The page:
Increased Violence and Instability in Afghanistan

Increased Violence and Instability in Afghanistan

Increased violence and instability in Afghanistan resulting from the withdrawal of coalition combat forces and strengthening of the Taliban insurgency

Afghanistan is vulnerable to heightened violence and insecurity following the drawdown of coalition combat forces. In response to these concerns, the United States intends to keep 9,800 troops in Afghanistan until the end of 2015, and will reduce to a small military presence at the U.S. Embassy in Kabul by 2017. Yet the Afghanistan National Security Forces (ANSF), due to assume security responsibilities from the United States and the International Security Assistance Forces (ISAF), are lacking in logistics, intelligence gathering, and other capacities. Suicide bomb attacks by the Taliban have surged: according to some estimates, the number of attacks in Kabul alone more than doubled in 2014.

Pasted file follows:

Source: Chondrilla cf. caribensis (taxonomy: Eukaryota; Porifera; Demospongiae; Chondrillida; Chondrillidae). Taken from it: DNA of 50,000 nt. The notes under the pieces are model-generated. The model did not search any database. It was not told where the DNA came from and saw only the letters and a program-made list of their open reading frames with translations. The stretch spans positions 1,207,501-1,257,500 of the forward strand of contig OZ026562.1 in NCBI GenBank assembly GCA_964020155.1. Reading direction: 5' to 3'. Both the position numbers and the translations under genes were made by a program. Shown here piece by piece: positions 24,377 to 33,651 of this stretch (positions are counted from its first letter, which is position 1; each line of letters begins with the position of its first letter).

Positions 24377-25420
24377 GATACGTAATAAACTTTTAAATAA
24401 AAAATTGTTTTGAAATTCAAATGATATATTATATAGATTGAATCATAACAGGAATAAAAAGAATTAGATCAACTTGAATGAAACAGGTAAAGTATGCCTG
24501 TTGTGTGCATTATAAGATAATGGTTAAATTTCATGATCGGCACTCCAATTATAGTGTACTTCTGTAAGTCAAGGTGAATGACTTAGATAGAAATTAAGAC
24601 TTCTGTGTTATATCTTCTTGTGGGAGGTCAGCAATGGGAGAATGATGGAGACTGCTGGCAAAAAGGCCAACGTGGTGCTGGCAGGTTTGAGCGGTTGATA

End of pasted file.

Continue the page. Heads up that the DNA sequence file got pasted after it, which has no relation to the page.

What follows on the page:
Afghanistan’s 2014 presidential election resulted in political deadlock, requiring two rounds of voting and an international audit to address allegations of voter fraud. In early September, U.S. Secretary of State John Kerry brokered an agreement to form a national unity government led by Ashraf Ghani as president and Abdullah Abdullah as chief executive. Now Ghani and Abdullah are confronting the challenges of jointly governing a country that has seen an increase in Taliban-led violence since the campaign began last February.

The Afghan economy has been battered by uncertainty surrounding the 2014 elections and the future of international donor assistance. While the United States and its allies have pledged to provide ongoing support to Kabul, the transition to a peacetime economy could further destabilize Afghan society by inflating the budget deficit and increasing unemployment rates.

The United States has a vital interest in persevering the many political, economic, and security gains that have been achieved in Afghanistan since 2001. A resurgence of the Taliban insurgency could once again turn Afghanistan into a terrorist safe haven. Moreover, internal instability in Afghanistan could have larger regional ramifications as Pakistan, India, Iran, and Russia compete for influence in Kabul and among influential subnational actors.

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